The risk of airborne transmission of COVID-19 away from intensive care settings is greater than previously believed, a study revealed as questions swirl over aerosols in Australia.

The UK study found that coughing released up to 10 times more concentrated aerosols emissions than the mean concentration from speaking or breathing.

"Cough remains a significant aerosol risk," warned the study from the University of Bristol, which has not yet been peer reviewed.

It said that "cough appears to generate significant aerosols in a size range compatible with airborne transmission of SARS-CoV-2", meaning the risk of aerosols was "likely to be high" anywhere that someone with COVID-19 was coughing.

The researchers noted that the the dispersion of smaller particles was largely determined by the room ventilation, "posing a potential risk to those even not in close contact, especially in poorly ventilated areas."

The study suggested that PPE guidance "should be updated to ensure medical staff are protected", in news that could be crucial for Australia's battle with cases emerging from hotel quarantine.

RELATED: Experts call for action on aerosol transmission

 

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Measures that reduce risk from aerosols include ventilation and using masks that limit the inhalation of particles rather than surgical masks that only guard against larger droplets.

"What this study very clearly demonstrates is that cough is aerosol generating and that the size of the aerosols that are generated by coughs are compatible with airborne transmission of SARS-CoV-2," Dr James Dodd, a consultant senior lecturer in respiratory medicine at North Bristol Lung Centre who led the study, told news.com.au.

"The aerosols generated by cough, it's not just the large droplets, it's also aerosols which can hang around in the air a bit longer."

The study was designed "to measure aerosols from what we had assumed to be high risk procedures", adding Dr Dodd - referring to CPAP (Continuous positive airway pressure) ventilation and HFNO (High-Flow Nasal Oxygen) - "but we found that they were not as high risk as we had thought."

"When we take this in context and compare this to the aerosols generated by coughing ... this appears to be the main source of aerosol risk when caring for patient with COVID-19."

He said the study fed into the debate about "what things are high risk", adding that the "principles will be similar" in Australia's hotel quarantine.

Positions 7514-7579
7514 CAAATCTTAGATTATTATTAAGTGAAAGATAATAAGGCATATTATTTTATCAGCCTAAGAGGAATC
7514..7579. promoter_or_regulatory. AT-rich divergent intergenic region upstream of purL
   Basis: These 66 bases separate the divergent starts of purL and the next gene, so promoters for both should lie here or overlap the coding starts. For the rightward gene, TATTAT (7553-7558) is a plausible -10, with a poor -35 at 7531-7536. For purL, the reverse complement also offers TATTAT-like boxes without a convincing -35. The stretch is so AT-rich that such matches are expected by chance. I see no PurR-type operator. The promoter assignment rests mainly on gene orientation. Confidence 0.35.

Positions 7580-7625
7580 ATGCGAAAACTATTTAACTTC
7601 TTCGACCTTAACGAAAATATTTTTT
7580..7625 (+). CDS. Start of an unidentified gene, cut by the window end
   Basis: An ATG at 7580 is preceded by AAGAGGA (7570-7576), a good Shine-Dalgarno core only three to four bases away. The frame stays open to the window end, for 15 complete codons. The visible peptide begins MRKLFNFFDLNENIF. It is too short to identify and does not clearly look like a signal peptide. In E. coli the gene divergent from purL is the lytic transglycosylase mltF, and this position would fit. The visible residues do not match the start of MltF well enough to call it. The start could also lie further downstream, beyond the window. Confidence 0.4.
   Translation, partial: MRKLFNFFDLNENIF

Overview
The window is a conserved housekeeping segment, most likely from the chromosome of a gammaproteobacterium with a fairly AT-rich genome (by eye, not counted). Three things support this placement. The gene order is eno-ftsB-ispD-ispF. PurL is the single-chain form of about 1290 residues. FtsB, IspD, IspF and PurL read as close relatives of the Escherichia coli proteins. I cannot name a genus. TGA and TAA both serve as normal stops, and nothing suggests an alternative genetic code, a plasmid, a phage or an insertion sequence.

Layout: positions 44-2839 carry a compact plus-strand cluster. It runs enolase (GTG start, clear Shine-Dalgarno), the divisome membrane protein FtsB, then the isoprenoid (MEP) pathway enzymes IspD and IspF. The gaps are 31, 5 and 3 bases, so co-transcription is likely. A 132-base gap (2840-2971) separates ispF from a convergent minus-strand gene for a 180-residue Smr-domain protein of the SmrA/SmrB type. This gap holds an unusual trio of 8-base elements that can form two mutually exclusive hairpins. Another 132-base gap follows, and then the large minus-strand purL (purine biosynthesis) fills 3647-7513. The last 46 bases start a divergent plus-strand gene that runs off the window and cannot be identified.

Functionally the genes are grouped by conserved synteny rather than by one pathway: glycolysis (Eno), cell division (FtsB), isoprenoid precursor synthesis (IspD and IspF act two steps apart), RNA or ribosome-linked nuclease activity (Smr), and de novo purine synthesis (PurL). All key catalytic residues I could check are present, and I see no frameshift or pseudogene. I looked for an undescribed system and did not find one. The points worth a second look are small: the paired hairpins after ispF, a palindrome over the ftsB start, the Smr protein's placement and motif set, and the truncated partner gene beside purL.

The study comes after health experts across Australia pleaded for the Government to update COVID-19 guidance to emphasise the risk of aerosol transmission.

An open letter from Health Care Workers Australia has demanded "national action on aerosol transmission of COVID-19", claiming essential workers in Australia are "wearing poorly fitted surgical masks, which do not afford any satisfactory level of protection against airborne pathogens in high-risk environments.

"This has led to infections in these workers and spread into the wider community, resulting in large outbreaks with major economic and social disruption," the group warned, after Perth was plunged into a five-day lockdown after it emerged a hotel quarantine security guard had tested positive for COVID-19.

Victorian Premier Daniel Andrews said on Thursday that airborne and aerosol transmission was "very, very challenging", after a hotel employee in Melbourne working for the Australian Open program tested positive for COVID-19.

"AHPPC (Australian Health Protection Principal Committee) has been dealing with some of these issues. No doubt this will be a feature of the report that I will give to national cabinet tomorrow," the Premier said.

That risk has combined with the threat of highly contagious variants, with Mr Andrews saying the "hyper-infectious" mutant strains were adding to the threat.

While it's not known whether the Grand Hyatt worker has the UK strain, there were cases of the variant at the hotel.

The UK study noted that the finest aerosol particles are "unlikely to contribute significantly to

infectious events" because they contain so little of the viral load - "so the likelihood of containing a single virion at normal SARS-CoV-2 viral loads is very low."

However, we know that the Grand Hyatt worker reportedly had a "high viral load"

Health authorities are also investigating a case in which a family of five who arrived on January 20 at Melbourne's Park Royal Hotel was infected with COVID before a woman in the room across from them was infected with an identical strain.

The family tested positive on January 23 while the woman, who had been there since January 11, then tested positive on January 27.

Minister for Police Lisa Neville said the "working assumption" was that the viral load of the family was "so high" it escaped into the corridor when they opened the door.

But in his interview with news.com.au on Wednesday night, Prime Minister Scott Morrison said: "There's been a lot of speculation about this sort of idea of aerosol transmission. Often when it's suspected, we often find there was contact between people."

 

 

Originally published as Ominous virus warning for Australia


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